x ( t ) = { n ( t ) : H 0 , PU is absent s ( t ) + n ( t ) : H 1 , PU is present (1)

where, x ( t ) is the received signal at the SU receiver during observation window T. n ( t ) is the additive white Gaussian noise (AWGN) with zero mean and variance σ 2 , i.e., n ~ N ( 0 , σ 2 ) . σ 2 is also considered as a noise power. s ( t ) is the transmitted PU signal and it is independent and identical Gaussian random variable. H 0 and H 1 denote the absence and the presence of the PU respectively. The decision between the two hypotheses is based on the comparison of statistical test to a predetermined threshold λ as follows;

T H 0 H 1 λ (2)

where, T is the statistical test generated to decide if the observed signal x ( t ) under hypothesis H 0 or H 1 . Most widely used detectors, e.g., energy detection, and cyclostationary detection, perform the statistical test to differentiate the PU transmitted signal from noise as depicted in Figure 3.

In the context of spectrum sensing, the performance of sensing is measured by the Receiver Operating Characteristics (ROC) curves. It is a tradeoff between

Figure 3. Primary user signal detection scenario.

probability of detection versus probability of false alarm or probability of miss-detection versus probability of false alarm [26] . Let us assume the received signal in (1) follows normal Gaussian distribution as depicted in Figure 4. Then then decision statistics under each hypothesis H 0 and H 1 could be denoted as f ( x | H 0 ) and f ( x | H 1 ) , respectively.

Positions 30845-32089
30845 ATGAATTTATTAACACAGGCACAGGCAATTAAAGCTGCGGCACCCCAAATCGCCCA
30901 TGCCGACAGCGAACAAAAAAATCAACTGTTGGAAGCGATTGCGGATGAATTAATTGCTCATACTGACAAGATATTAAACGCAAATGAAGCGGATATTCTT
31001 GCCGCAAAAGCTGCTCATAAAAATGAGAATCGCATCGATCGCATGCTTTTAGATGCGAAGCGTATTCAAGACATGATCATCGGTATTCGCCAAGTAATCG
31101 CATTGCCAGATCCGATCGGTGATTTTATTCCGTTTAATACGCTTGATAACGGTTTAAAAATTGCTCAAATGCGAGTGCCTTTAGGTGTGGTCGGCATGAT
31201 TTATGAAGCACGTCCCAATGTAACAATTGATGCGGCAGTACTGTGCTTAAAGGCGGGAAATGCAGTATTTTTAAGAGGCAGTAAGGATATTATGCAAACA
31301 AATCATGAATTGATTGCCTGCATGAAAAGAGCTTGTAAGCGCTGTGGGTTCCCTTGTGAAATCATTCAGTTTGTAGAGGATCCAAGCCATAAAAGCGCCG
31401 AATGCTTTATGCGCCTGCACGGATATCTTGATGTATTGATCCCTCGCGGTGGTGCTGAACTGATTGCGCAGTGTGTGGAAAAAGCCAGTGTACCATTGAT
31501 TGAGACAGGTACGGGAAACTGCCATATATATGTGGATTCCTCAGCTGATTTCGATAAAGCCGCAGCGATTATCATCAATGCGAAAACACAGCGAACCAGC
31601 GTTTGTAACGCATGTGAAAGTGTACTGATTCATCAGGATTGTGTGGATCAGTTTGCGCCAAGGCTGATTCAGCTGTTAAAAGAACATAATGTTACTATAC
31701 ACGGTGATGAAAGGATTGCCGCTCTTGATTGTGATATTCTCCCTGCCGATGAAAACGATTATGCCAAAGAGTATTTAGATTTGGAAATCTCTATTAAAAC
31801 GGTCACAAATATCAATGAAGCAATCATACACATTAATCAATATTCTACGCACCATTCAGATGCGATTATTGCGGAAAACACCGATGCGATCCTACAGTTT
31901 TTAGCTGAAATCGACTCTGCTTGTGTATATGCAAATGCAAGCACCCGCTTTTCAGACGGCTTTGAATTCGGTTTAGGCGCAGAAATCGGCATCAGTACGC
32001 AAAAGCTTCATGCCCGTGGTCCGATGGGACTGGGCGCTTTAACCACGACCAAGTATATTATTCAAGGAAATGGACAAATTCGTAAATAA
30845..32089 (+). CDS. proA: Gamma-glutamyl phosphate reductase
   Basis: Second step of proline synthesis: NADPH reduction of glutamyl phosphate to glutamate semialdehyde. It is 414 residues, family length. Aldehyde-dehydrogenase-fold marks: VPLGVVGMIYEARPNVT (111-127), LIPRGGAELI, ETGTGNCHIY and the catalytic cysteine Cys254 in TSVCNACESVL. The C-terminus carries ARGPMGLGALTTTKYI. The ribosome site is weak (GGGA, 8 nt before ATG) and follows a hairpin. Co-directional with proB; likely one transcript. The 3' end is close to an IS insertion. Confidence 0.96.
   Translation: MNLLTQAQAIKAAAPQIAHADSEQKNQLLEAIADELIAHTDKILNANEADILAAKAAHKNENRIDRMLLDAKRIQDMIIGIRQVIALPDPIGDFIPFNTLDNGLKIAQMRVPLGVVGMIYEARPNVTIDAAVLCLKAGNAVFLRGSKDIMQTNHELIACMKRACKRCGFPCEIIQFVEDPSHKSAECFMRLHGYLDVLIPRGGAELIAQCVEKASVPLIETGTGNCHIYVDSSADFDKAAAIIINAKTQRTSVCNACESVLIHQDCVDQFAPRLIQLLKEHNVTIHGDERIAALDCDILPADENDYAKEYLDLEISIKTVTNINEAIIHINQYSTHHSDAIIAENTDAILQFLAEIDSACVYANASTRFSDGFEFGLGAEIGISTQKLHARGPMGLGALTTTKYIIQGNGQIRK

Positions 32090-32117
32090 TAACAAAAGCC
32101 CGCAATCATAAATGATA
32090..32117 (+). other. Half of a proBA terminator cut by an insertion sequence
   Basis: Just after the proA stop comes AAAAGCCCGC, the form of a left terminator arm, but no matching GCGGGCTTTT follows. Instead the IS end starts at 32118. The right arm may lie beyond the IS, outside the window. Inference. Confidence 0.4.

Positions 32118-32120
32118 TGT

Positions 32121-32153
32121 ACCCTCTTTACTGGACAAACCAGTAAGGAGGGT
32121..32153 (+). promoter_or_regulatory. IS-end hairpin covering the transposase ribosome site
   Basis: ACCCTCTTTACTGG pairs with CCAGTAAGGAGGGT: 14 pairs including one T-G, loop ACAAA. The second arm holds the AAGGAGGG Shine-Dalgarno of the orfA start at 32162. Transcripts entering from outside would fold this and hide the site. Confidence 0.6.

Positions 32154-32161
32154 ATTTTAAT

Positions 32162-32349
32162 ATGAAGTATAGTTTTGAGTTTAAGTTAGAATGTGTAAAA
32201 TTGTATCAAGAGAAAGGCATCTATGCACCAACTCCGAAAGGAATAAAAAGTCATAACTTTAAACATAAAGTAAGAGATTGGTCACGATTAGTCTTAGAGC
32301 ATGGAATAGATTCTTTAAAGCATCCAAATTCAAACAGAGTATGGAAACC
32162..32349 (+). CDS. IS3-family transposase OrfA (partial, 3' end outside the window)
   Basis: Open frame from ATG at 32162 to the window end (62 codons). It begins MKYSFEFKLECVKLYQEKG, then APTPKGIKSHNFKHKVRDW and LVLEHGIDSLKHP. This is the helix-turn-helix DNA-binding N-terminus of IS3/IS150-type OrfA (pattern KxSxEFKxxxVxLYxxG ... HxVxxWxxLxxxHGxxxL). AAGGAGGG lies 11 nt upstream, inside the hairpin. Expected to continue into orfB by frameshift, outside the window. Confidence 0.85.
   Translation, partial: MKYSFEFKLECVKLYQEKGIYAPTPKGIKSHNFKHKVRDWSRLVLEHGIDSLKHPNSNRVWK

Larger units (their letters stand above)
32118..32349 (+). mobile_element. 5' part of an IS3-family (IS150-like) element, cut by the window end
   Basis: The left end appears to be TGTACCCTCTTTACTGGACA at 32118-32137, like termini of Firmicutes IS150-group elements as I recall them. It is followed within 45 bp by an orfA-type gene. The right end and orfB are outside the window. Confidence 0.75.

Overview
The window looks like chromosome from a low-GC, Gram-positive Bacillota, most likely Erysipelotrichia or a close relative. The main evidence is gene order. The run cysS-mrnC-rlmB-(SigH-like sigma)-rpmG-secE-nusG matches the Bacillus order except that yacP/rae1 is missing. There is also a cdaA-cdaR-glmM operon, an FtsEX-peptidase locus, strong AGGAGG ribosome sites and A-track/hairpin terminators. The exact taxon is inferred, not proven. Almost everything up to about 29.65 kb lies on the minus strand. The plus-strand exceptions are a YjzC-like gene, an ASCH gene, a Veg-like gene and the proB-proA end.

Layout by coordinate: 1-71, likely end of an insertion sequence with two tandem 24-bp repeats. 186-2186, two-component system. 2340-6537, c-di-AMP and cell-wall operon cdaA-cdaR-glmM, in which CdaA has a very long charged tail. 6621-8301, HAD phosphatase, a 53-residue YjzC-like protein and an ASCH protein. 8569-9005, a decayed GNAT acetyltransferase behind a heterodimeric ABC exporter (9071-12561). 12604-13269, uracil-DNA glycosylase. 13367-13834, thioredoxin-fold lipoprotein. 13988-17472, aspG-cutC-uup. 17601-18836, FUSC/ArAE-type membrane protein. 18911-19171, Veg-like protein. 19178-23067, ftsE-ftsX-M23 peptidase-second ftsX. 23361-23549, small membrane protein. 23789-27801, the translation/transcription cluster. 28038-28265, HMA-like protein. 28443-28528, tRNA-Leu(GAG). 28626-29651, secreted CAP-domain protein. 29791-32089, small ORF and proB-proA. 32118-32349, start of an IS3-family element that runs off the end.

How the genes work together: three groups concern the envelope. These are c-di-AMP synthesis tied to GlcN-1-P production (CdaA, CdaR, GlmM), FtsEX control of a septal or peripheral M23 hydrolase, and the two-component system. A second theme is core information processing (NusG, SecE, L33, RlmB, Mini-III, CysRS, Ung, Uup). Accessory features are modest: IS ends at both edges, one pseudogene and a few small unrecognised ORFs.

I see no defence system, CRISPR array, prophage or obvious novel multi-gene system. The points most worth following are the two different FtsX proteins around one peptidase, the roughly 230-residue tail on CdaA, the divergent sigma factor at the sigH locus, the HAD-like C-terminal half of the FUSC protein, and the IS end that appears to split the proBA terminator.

If the observed sample of x ( t ) is greater than the threshold, the detector is more likely to choose H 1 or f ( x | H 1 ) > f ( x | H 0 ) . The error in this scheme occurs as follows; if the detector decides H 1 when H 0 true and this type of error is known as false alarm. On the other hands, if the detector decides H 0 when H 1 true and this type of error is known as miss detection. These two errors are inevitable to some extent nevertheless may be traded off against each other to achieve high probability of detection P ( H 1 | H 1 ) to guarantee minimal interference with the PU [26] .

At the same time, we need to have a low probability of false alarm P ( H 1 | H 0 ) to improve the SU throughput. This setup is called the Neyman-Pearson (NP) approach to spectrum sensing. The reason of using NP test is we do not know the prior probabilities for P ( H 0 ) and P ( H 1 ) which yields having a problem in minimizing the averaging probability of error. Also, we could not make risk minimization which requires having the prior probabilities of H 0 and H 1 . Maximum likelihood is an optimal detector but we have no way to evaluate its performance for the same problem of not having any knowledge of the prior probabilities [5] . The performance of the detector will be evaluated in term of these probabilities of detection, miss detection and false alarm, defined as;

Probability of detection ( P D ): it is the probability when SU detects PU transmitted signal correctly or declaring H 1 under H 1 , P ( H 1 | H 1 ) .

P D = P ( signal is detected | H 1 ) = P ( X > λ | H 1 ) (3)

Probability of false alarm ( P F ): it is the probability when SU declares that PU is present, when it is not or declaring H 1 under H 0 , P ( H 1 | H 0 ) .

P F = P ( signal is detected | H 0 ) = P ( X > λ | H 0 ) = λ f ( x | H 0 ) d x (4)

Probability of miss-detection ( P M ): it is probability of failing to detect the PU presence when it is there or declaring H 0 under H 1 , P ( H 0 | H 1 ) .

P M = P ( signal is not detected | H 1 ) = P ( X > λ | H 1 ) (5)

3.1.1. Probability of Detection and False Alarm over AWGN Channels